Here’s the next installment of our Hundred Halls Metallum Nocturne story. If you need to catch up, all of the previous episodes can be found here.
The all-nighter ended when Claire found herself rereading the same passage for the fourth time. While she’d planned to create the ring airtajal style, which meant ‘on the fly’, it didn’t mean she could make up everything about it along the way. For the ring to provide the benefits she wanted it to, she had to figure out how to design the enchantments, which required a mix of spellcraft and careful reagent design. Once she understood the materials needed, she could begin collection, which was the part of her project that would take the most time. Claire had resolved that the ring would be made of night metal, because she wanted a do-over using the exotic material, and to prove that she was the best to come out of Metallum Nocturne in a long time.
She returned to her room and attempted to sleep, only to find that her mind wouldn’t turn off. With Advanced Arcane Matrices for Enchantments class in two hours, there wasn’t any point in trying to sleep. Claire grabbed her jean jacket planning to head to the nearest Wizard’s Coffee to grab a quad-espresso with an extra shot of Mind Clear, which would help her think despite the lack of sleep. It made her stomach hurt, but a touch of gastric issues was worth reclaiming more hours to work on her project.
Before she left, she took another of the blue pills that the hospital had given her to help heal the extensive burns on her chest. The skin was itchy and warm beneath the bandages.
Claire barely made it to the bottom of the concrete stairs leading to the street before a woman in a powder blue dress and her wavy blonde hair in a crimson headband came mincing forward in her high-heels with a phone in one hand and a small microphone in the other.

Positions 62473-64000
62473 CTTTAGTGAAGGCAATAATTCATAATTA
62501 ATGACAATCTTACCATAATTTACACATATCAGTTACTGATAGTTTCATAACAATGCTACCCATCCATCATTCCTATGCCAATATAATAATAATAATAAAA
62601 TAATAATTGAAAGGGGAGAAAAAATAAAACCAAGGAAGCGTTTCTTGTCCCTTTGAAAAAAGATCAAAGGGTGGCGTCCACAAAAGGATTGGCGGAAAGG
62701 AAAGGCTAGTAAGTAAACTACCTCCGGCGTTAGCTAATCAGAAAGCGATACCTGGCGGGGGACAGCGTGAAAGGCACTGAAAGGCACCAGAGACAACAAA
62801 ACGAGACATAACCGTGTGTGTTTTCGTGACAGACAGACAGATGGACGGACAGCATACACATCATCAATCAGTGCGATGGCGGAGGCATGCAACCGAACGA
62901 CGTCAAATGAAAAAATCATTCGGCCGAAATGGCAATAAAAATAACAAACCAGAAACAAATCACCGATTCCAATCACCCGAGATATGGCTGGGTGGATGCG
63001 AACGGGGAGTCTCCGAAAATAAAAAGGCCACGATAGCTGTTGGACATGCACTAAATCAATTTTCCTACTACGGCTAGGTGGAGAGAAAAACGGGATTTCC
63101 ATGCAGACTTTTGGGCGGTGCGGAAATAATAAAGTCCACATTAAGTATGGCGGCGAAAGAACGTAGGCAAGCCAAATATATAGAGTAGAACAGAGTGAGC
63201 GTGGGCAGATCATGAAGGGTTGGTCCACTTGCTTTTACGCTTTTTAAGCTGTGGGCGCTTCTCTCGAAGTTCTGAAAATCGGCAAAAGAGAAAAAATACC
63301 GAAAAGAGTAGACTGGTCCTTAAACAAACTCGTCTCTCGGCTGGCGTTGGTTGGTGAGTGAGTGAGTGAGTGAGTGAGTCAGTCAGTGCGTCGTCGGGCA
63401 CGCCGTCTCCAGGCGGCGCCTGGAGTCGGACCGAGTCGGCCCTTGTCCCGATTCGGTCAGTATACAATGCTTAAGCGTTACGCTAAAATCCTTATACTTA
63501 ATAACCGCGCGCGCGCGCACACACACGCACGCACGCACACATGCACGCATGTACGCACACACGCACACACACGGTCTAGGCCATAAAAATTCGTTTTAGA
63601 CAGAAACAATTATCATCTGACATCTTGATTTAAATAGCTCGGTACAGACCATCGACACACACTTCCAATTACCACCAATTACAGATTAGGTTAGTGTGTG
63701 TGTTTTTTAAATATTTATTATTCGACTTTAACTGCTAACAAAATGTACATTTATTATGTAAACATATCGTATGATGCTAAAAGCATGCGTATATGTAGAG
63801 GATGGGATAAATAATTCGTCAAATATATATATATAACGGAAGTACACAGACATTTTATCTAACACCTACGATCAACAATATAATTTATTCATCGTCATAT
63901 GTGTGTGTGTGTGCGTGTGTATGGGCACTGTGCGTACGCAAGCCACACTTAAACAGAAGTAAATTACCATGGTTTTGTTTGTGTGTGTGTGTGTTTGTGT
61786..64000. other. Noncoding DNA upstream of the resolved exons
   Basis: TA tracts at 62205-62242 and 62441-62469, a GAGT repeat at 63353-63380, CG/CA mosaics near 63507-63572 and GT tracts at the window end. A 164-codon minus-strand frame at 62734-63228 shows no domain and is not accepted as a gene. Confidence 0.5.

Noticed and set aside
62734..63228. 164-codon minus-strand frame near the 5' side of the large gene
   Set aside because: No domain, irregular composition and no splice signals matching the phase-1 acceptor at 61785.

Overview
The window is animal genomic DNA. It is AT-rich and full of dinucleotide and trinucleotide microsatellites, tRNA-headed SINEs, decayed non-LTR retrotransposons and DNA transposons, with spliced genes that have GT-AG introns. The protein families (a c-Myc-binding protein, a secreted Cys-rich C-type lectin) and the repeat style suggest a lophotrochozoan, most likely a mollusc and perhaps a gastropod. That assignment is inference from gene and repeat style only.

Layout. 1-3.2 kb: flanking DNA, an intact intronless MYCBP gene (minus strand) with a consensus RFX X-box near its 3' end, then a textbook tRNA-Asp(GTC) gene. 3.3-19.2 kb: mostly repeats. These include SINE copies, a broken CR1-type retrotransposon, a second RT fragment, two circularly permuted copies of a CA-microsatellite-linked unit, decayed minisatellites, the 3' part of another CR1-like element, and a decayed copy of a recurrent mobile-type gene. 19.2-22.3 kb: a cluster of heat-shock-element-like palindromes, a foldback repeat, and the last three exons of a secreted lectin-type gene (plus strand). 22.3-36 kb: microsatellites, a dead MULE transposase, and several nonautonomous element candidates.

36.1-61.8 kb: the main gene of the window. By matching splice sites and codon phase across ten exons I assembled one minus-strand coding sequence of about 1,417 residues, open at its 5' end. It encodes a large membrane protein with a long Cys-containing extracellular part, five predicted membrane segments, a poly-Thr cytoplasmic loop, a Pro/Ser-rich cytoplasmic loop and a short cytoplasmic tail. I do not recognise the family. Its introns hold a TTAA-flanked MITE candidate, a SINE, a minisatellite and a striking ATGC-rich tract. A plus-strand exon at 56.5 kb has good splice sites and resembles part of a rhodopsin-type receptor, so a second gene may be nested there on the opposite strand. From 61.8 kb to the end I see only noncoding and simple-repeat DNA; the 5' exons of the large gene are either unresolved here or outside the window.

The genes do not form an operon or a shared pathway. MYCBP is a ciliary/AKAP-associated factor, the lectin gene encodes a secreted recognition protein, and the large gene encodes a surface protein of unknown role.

“Claire Teller! I’d like to speak to you about the accident,” said the reporter in a high reedy voice.
“Uhm, what? Why?”
The woman, who was not much older than Claire, held out a hand.
“I’m Elle Dark from the Invictus Times. I’d like to ask you a few questions.”
Claire ignored her and kept walking in long strides, forcing Elle to hurry to keep up.
“We’re a small paper but we work twice as hard to get the news to the city,” said Elle as her hair bounced around her cheeks.
“Not your paper.” Claire screwed up her face. “Though I’ve never heard of it. Why do you want to ask me questions?”
“Because Mayoral candidate Annette Block is making what happened to her daughter a focal point of her campaign. She was polling near last before the accident, but she’s moved into second place.”
“I don’t really have time. I’m sorry, and I’m not sure what the rules are about talking to reporters, especially with them suing me.”
Elle’s high-heels clacked to a stop. Her eyes widened with excitement. “They’re suing you?”
“Shit,” muttered Claire, knocking a curl of pink hair away from her eyes, cursing that she wasn’t awake enough to talk with the reporter without saying something stupid. “I have to go, Elle. I’m very sorry.”